American Eagle Outfitters (AEOS) is a mall-based specialty retailer targeting the teen and college-age consumer. The company operates 492 stores & sells all private label merchandise. It is often compared to Abercrombie & Fitch (ANF) in terms of the look of its merchandise & its core customer base. However, AEOS competes more effectively on a number of fronts. AEOS offers lower opening price points and lower average price points than ANF which will help them in a more difficult retail environment. Additionally, the store offers less product with the company logo and the women's side of the business offers more feminine styling and a greater assortment of product.
This spring has been a difficult one for retailers and retail stocks. The cool and damp weather in the Northeast and Midwest led to ugly same-store sales comparisons in the April/May timeframe. I expect this trend to continue in June. In addition, interest rate worries have added to the negative impact on the stocks of these companies. AEOS is down 68% year-to-date and trades at its 52-week low. At these levels, the numbers are compelling: $2/share in cash and no long term debt, trailing p/e of 8x and forward P/E of 7x, TEV/EBITDA at 3x & a Price/Sales ratio (minus cash) of .6. The company also has a share buyback plan in place and has been purchasing stock since the beginning of the year.
Q2 will likely remain a challenging one for retailers and in particular those catering to the teen segment of the market. AEOS and many others have been very promotional to clear inventory for the important back-to-school season. Why should things turn around for the second half? On a macro level, inventories should be much cleaner going into back-to-school making for a less promotional environment. Weather clearly had an impact in the first half demonstrated by better performance of stores in the West & in warmer regions of the country. On the merchandising side, the company continues to refine styling toward a more fashionable less unisex look like that of Abercrombie. Finally, a new ad campaign and the launch of TV ads should help drive comps in the second half.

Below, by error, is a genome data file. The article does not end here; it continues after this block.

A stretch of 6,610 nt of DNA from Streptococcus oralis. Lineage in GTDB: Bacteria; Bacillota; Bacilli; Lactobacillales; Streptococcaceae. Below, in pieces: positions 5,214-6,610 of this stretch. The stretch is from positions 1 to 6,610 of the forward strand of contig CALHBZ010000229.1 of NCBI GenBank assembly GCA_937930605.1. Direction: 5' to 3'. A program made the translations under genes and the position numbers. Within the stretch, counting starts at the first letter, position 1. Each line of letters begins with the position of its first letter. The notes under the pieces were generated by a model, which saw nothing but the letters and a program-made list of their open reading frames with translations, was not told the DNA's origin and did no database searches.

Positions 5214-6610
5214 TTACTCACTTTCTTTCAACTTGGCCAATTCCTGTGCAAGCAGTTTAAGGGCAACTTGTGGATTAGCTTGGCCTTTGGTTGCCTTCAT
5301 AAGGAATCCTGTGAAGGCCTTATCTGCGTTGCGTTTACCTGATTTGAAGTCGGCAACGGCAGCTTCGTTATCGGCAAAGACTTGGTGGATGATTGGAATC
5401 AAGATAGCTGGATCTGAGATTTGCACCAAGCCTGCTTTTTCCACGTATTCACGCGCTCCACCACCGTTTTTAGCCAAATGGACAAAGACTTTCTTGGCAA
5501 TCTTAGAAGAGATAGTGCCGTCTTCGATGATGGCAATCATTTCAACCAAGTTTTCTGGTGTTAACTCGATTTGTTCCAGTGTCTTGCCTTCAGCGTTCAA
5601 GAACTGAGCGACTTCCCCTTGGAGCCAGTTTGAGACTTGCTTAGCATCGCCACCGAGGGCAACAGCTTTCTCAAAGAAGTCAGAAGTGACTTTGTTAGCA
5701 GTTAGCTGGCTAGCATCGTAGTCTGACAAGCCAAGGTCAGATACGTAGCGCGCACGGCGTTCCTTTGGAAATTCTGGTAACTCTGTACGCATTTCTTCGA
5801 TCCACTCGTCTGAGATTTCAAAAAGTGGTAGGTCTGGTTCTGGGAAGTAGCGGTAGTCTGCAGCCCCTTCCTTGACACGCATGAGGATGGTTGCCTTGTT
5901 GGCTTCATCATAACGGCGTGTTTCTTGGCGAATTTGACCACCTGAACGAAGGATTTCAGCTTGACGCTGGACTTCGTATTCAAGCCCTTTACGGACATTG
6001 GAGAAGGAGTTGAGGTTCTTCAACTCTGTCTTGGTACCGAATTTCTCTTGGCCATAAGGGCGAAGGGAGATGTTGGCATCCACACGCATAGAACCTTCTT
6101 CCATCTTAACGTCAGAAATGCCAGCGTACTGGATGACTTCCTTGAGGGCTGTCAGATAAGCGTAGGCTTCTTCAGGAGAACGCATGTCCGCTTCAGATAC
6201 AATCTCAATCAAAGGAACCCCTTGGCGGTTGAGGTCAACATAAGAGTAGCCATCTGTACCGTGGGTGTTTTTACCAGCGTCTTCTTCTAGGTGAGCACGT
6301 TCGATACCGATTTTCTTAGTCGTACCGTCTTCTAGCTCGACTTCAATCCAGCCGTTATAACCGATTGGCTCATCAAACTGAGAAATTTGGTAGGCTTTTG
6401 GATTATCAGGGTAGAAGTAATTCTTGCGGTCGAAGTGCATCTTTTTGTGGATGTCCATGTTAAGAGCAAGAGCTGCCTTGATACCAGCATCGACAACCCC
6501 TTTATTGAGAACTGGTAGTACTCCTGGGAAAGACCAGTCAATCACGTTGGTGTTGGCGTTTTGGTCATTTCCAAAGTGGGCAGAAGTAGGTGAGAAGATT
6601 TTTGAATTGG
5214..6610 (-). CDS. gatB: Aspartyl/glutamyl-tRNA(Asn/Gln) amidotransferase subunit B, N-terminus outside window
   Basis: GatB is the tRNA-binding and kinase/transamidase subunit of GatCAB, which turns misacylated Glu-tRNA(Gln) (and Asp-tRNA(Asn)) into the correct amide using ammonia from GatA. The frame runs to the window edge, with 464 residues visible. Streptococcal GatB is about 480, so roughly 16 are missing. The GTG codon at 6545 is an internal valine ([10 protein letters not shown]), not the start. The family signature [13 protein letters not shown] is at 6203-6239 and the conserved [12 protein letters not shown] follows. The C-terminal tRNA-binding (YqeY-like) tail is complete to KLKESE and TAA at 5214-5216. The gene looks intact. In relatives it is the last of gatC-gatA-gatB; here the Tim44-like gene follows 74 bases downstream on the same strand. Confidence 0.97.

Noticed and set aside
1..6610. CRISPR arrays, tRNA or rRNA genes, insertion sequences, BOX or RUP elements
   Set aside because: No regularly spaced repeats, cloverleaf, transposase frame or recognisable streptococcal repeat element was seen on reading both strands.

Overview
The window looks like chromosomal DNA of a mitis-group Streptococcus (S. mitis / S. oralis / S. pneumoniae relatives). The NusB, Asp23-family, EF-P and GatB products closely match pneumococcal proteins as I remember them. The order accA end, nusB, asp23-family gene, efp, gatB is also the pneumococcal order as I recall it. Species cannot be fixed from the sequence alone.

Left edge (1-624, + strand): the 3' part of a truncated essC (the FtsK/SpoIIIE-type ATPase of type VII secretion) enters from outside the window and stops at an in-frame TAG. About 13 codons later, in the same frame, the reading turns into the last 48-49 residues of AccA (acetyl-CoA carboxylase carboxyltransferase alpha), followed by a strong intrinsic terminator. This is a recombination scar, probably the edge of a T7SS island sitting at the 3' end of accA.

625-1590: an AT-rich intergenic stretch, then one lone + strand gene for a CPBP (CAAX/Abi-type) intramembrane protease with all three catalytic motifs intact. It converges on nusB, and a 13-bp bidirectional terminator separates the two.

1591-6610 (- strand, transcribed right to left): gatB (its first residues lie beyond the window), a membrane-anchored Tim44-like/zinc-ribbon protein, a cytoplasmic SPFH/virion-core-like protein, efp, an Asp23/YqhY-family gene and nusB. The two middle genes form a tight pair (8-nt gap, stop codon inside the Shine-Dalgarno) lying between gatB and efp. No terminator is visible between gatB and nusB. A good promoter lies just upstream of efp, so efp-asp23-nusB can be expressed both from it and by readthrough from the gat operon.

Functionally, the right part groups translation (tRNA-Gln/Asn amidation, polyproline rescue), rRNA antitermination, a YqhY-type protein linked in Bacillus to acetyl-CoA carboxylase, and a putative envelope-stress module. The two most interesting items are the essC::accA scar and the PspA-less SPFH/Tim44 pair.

Drive comps in the second half
Moderating comps in the back to school season could drive stock higher. AEOS has traded at a multiple of 40x forward earnings when popular, so multiple expansion is possible. Also, a return of growth/momentum investors to retail stocks.
|Subject||Another retail stock|
|Entry||06/15/2000 03:04 AM|
|Everyone is posting retail stocks. Yes, the whole retail sector is down now. Why not just buy the whole sector instead of buying individual stocks?
"At these levels, the numbers are compelling: $2/share in cash and no long term debt, trailing p/e of 8x and forward P/E of 7x" -- check out BEBE with $3 cash per share and trailing PE of around 6 and trading today between $7 and $8
I give this idea a 6 because all beaten down retail stocks with good "value" numbers (like p/e, p/sales, p/book etc) will bounce back up. But it's not exceptional|
|Entry||06/17/2000 04:33 PM|
|It may be a little early for this one. Earnings at all of the teen specialty retailers, such as ANF and AEOS are looking weak for the second quarter. There may be a chance buy this one cheaper after these companies start pre-announcing earnings shortfalls.|
|Entry||06/18/2000 07:42 PM|
|AEOS has had three incredible years of increasing productivity of its stores. Sales per Sq Ft have are up over 50% in the last 3 years and they are coming off of 3 yrs of nearly 20% annual comps. Sales per sq ft is now near $450. The question I have is, have they reached a permanently higher plateau or a mountain peak.
Over the same period, they have also revitalized (maybe create) the brand, and narrowed their focus on the 20 yr old customer with lower price points than ANF, but similar clothing. I would argue that the last few years may have been an anomoly on the positive side for both AEOS - they had a lot of new fashion that drove people to the stores to buy above trend levels of merchandise. But they have still built a strong business that can be extraordinarily profitable at $400 sales per square foot, with lower gross margins. If the company can prove that it can operate on this basis permanently, earnings should be around $2 and the stock over $20, but it may take them a while to convince people of this.
In the meantime, look for earnings estimates to come down.|